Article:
That’s why I feel this is really important because if you have access to it, just go get it. Take advantage of it; don’t throw away your shot. 

What was the first shot like?

I’m not going to lie, I was very nervous for my first shot. First of all, I hate needles, so that didn’t help.

And, even though I am well informed and I know the vaccine is approved by the FDA [Federal Drug Administration], I was still nervous. There are outlets that do everything they can to promote fake media and misinformation about the vaccine. Even if you don’t believe it, it’s still in the back of your head. 

But I was not going to make my decision based on stupid posts on Facebook. I was like, if the CDC is saying I need to get this, I’m going to get this. And I did. 

You just got the second shot right now. How did that feel compared to the first one?

The first time, my arm hurt a little bit. My arm is hurting right now, but when I received the first, my arm didn’t hurt until I got home. With the first shot, I just felt a little pinch. The guy who gave me my second dose was really good and I barely felt it. He was rubbing my arm a little more and said, “This is what I do with kids.” It actually worked! 

Diaz gets her final shot! Credit: Amir Aziz

In the community that you live in, what would you say is the number one fear that people have about getting the vaccine, and what would you say to people who are scared or unsure?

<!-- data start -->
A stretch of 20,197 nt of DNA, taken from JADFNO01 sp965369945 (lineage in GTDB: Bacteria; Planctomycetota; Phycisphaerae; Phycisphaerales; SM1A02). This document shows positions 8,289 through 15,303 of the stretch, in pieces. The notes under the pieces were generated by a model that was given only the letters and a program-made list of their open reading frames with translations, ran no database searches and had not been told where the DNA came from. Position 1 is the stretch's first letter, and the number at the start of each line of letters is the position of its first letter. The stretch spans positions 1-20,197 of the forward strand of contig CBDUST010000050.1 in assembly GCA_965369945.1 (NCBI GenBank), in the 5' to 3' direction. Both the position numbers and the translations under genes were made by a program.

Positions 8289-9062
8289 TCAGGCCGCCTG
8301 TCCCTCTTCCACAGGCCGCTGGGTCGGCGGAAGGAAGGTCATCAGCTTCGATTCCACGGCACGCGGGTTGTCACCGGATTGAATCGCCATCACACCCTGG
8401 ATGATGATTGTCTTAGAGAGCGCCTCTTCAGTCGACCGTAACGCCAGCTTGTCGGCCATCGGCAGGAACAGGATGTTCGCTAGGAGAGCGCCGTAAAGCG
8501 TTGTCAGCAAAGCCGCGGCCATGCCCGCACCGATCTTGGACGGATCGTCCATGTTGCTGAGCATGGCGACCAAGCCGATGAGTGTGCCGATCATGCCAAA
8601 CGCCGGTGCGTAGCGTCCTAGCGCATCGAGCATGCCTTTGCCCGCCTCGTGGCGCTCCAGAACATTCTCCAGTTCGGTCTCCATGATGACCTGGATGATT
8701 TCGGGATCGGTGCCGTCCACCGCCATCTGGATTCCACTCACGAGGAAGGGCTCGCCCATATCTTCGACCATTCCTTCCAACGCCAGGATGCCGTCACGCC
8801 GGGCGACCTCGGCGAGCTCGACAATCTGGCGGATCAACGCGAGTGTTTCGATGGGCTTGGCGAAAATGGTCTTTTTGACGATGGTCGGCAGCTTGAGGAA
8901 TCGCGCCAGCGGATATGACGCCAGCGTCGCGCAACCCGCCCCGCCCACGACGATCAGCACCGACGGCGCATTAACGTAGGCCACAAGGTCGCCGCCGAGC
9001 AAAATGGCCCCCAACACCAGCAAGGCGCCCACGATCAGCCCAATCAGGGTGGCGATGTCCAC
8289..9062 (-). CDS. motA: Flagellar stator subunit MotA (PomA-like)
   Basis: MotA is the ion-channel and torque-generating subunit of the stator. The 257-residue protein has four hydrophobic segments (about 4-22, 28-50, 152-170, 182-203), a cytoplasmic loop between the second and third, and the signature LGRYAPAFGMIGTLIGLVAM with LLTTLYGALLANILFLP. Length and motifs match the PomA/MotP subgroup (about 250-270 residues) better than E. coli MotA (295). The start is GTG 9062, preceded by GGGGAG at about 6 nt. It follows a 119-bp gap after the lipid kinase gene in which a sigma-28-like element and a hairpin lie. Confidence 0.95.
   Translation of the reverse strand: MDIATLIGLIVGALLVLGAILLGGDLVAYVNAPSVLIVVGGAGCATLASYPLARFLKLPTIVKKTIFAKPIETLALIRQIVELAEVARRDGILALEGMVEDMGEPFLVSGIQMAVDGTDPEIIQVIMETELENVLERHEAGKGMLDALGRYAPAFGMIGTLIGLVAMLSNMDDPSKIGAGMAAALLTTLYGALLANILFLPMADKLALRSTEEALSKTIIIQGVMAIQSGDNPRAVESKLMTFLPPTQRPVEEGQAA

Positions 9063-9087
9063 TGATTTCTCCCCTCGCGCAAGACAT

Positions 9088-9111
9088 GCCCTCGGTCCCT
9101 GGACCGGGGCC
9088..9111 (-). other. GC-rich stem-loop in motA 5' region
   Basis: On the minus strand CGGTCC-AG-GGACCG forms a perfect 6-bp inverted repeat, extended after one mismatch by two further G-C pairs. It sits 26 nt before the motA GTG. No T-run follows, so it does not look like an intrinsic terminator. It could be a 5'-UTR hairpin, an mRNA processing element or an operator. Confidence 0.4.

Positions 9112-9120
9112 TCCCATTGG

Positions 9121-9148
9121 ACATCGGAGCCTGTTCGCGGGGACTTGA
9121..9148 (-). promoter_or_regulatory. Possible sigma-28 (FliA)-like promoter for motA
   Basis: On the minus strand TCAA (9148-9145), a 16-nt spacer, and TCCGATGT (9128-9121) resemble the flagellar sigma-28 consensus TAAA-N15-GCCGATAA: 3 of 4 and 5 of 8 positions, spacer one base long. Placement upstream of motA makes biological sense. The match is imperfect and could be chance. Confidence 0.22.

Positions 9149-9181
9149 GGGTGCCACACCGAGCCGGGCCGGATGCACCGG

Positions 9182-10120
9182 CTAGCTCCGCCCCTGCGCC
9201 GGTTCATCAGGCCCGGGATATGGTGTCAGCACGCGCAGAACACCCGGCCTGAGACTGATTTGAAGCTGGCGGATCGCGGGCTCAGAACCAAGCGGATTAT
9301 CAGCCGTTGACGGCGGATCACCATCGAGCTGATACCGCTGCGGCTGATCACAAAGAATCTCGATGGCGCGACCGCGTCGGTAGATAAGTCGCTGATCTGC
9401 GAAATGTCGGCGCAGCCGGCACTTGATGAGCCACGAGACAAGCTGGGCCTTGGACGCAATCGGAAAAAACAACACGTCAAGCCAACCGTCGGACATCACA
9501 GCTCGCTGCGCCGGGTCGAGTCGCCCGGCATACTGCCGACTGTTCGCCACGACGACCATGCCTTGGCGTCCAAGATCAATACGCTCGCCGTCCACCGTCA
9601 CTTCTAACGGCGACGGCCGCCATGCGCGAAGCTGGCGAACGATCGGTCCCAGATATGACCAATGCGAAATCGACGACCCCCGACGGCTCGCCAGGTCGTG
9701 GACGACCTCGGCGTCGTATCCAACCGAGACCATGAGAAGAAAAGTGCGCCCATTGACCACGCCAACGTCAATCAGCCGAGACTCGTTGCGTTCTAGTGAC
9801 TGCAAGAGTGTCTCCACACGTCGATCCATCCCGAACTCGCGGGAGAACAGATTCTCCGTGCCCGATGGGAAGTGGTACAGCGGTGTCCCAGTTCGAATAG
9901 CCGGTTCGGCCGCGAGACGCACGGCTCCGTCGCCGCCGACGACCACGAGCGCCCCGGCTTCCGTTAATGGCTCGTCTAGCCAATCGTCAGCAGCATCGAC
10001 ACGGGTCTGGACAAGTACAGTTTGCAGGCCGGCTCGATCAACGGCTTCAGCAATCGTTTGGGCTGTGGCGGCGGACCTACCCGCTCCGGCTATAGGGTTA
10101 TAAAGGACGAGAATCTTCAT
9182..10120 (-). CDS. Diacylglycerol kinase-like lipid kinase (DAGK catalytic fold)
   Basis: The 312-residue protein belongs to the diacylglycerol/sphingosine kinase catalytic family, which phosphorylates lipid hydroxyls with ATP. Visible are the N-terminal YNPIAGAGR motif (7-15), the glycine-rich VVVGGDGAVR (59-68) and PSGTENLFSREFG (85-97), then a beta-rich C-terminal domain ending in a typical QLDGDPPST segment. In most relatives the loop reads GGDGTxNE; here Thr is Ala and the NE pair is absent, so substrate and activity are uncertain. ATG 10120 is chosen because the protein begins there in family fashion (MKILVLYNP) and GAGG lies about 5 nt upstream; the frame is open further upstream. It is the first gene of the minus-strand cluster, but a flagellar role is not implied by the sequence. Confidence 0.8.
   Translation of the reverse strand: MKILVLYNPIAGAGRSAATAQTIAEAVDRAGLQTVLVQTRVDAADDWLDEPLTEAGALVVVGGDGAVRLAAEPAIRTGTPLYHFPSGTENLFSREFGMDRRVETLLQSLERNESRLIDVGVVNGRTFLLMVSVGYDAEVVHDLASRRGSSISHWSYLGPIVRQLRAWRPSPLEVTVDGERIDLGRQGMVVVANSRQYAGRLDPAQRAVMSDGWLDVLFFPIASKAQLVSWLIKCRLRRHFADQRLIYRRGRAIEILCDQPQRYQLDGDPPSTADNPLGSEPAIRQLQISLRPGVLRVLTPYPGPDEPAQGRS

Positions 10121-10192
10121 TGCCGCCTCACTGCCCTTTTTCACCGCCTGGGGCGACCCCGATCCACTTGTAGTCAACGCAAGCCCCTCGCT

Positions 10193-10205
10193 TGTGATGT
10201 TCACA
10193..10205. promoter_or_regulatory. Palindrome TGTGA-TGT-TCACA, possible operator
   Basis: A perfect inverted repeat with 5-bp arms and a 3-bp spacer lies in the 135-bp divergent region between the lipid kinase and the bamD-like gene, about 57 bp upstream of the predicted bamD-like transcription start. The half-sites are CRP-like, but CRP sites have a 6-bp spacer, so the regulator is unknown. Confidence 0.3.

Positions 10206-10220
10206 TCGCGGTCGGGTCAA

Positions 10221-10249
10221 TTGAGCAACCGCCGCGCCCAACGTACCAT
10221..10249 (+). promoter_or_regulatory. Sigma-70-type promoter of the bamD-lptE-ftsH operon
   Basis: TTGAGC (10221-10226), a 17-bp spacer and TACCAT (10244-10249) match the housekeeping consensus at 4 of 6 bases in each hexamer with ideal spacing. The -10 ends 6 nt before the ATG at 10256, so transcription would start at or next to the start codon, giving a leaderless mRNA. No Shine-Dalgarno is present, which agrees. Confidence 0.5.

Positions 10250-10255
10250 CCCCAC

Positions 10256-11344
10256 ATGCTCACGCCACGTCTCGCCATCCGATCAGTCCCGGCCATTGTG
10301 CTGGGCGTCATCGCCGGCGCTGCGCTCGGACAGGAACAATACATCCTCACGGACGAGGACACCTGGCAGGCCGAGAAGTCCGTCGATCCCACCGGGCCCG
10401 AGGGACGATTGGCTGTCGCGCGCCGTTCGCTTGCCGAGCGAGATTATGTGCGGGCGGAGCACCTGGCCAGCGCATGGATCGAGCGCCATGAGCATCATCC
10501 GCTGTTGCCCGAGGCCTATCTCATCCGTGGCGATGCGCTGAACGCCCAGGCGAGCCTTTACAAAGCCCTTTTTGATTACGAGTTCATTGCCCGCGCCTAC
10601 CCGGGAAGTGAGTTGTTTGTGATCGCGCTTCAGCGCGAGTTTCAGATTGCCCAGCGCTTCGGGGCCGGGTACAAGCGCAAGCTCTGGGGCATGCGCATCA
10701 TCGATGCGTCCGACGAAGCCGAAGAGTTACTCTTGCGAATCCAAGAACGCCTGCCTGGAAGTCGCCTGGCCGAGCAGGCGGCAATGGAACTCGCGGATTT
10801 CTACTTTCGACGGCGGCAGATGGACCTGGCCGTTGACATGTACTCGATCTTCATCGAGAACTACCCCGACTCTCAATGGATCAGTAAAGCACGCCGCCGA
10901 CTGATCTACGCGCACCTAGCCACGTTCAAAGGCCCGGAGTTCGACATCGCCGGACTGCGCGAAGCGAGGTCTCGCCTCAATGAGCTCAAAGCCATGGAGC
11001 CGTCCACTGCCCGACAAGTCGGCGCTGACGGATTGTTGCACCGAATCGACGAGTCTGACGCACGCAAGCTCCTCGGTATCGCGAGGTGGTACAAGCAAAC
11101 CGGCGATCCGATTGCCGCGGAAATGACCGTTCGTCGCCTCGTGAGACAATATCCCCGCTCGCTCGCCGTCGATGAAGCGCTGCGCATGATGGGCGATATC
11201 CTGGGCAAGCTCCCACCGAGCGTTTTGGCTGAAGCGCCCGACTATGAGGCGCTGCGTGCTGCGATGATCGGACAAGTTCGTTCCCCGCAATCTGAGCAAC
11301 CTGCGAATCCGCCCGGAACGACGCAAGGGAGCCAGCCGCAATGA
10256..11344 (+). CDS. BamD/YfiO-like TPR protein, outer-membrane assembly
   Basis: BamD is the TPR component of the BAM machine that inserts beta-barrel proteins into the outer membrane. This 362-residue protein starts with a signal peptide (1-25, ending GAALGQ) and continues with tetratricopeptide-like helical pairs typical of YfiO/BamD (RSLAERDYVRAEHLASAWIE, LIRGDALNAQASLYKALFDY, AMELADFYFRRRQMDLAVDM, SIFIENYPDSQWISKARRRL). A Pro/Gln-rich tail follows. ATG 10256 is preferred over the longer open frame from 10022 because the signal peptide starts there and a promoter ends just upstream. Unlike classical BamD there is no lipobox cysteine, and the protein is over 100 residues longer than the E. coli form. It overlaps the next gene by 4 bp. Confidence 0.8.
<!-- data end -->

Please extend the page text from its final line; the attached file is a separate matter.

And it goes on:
I’m going to give you my mom as an example. She received her vaccine yesterday at Fremont High School. I told her, “You should go there and see if you’re eligible.” She cleans houses for a living and she didn’t want to get it because she was worried that if she got sick, she wouldn’t be able to work. The reality of the Fruitvale neighborhood— and not just Fruitvale but other low-income communities, too—is that people don’t have time and people don’t have benefits. If you get sick and you don’t work, you don’t make money and you don’t pay your bills. With a community that is living paycheck to paycheck, the idea of losing income even for a day is scary.

People haven’t been working or they’ve been working half of the time, and they’re barely making it. For my mom and my dad, that was a real fear. I told them, “What is going to be worse, to not work one day or not work for two weeks, three weeks, even a month because you’re sick?” I think putting things in perspective really helped them think, “You know what, I can’t afford to get sick,” and if you can’t afford to get sick then you have to get the vaccine.

Ricky Rodas is a member of the 2020 graduating class of the UC Berkeley Graduate School of Journalism. Before joining The Oaklandside, he spent two years reporting on immigrant communities in the Bay Area as a reporter for the local news sites Oakland North, Mission Local, and Richmond Confidential. Rodas, who is Salvadoran American and bilingual, is on The Oaklandside team through a partnership with Report for America, a national service program that places journalists into local newsrooms to report on under-covered issues and communities.